To get to know our Scholars even better, watch them discuss their Beckman Scholars experience on our videos page!
(coming soon … profiles of 2019-2020 Beckman Scholars Aidan Fike and Sarah Shnayder)
About Me: I am interested in investigating cellular processes that underlie fundamental biological function and how they can be altered in the development of disease. I am interested in chemical biology, cellular biology, and immunology-based approaches to investigating these processes. I hope to further my research by pursuing a PhD in one of these areas.
Research Project: Phosphotyrosine recognition domains are found in a large number of proteins that participate in many signaling networks in the human body. These domains are attractive targets for developing inhibitors, which could serve as therapeutic and investigative probes. However, phosphotyrosine itself is poorly cell permeable, so it is necessary to develop minimally charged phosphotyrosine mimetics. To do this, I designed molecular mimics of a loop sequence of the human protein SHP2. SHP2 has an autoinhibited form with a loop binding its catalytic domain, and the loop loop may be binding by mimicking phosphotyrosine. This suggests the loop sequence could be harnessed as the basis for designing an SHP2 inhibitor. This would be the first report of the use of a naturally occurring autoinhibitory loop sequence to inhibit a protein tyrosine phosphatase.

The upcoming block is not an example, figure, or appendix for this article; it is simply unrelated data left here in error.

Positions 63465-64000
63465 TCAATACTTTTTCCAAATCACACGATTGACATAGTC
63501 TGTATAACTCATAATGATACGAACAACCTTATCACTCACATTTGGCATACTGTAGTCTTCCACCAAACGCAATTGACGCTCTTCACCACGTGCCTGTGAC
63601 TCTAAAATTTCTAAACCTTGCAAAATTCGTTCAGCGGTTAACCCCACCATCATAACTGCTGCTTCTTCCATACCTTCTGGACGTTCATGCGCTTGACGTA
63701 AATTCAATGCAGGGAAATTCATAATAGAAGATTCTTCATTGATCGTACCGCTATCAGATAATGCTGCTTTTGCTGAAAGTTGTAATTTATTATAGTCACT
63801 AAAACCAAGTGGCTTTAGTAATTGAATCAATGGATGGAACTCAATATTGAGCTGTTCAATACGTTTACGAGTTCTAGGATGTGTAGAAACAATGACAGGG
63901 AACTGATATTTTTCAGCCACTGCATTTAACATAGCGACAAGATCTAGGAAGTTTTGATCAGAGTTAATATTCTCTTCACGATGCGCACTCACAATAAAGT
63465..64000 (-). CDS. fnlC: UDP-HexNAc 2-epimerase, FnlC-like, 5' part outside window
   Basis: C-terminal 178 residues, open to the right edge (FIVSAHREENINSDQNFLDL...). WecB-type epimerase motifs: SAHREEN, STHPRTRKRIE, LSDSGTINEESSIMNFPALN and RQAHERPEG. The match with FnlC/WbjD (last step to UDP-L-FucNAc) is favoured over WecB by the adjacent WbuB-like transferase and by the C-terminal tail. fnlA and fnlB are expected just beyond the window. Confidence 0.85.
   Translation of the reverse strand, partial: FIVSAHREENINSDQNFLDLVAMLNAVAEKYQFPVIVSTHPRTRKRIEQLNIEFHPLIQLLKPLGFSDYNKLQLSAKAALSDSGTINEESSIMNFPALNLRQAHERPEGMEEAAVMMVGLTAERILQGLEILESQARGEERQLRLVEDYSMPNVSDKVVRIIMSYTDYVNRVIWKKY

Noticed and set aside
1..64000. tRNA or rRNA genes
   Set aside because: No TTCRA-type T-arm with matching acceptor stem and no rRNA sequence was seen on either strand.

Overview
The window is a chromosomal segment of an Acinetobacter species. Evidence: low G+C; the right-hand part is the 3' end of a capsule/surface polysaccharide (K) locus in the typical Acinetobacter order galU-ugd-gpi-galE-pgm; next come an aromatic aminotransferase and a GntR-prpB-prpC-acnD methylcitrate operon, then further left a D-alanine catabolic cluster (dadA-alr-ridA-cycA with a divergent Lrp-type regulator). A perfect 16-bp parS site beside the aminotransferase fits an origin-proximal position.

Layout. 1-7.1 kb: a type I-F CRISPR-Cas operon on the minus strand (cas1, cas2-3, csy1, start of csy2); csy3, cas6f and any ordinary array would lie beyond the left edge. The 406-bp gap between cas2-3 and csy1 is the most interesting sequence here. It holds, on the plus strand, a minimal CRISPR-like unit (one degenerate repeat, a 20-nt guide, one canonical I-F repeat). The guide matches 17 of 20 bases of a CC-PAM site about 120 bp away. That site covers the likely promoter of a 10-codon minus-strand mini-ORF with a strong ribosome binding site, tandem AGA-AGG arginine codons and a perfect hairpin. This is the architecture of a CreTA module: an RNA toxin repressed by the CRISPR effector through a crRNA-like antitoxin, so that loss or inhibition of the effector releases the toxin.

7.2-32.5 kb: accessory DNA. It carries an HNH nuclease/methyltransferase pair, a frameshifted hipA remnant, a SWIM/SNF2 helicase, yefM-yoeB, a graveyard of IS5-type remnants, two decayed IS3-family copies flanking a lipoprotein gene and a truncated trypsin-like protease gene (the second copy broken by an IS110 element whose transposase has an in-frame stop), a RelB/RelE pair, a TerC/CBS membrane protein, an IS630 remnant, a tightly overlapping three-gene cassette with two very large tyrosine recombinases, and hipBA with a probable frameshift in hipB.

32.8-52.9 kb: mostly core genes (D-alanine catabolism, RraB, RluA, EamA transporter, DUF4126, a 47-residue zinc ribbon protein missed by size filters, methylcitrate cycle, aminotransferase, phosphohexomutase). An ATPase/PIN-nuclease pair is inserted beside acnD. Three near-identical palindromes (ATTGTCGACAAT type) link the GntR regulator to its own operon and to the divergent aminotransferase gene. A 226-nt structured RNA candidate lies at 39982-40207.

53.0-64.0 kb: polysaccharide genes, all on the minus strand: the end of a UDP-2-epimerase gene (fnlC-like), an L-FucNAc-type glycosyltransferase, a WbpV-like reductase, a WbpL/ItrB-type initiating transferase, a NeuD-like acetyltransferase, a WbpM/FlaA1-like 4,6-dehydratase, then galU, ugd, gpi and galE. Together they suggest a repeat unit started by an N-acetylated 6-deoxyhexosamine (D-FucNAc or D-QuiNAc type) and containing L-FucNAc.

About Me: As a kid, my favorite phrase was “what if”. I could take any question and spin it in a thousand different directions. So it’s no surprise that, at Tufts, I have found that I am learning much more in the research lab than in a traditional classroom setting! Currently, I am interested in studying development and regeneration in complex systems.
Research Project: I study limb regeneration in Xenopus frogs to learn lessons on how these amazing creatures can regenerate. I am also applying lessons learned in frogs to mammalian systems to see to what extent regeneration can be promoted in a non-regenerating animal.
About Me: I am interested in developing chemical techniques that give us a deeper understanding of biology. To do this, I would like to continue developing selective chemical probes to perturb and study biological systems. I plan to pursue a PhD in chemistry or chemical biology to further my understanding of chemical methods development and protein chemistry.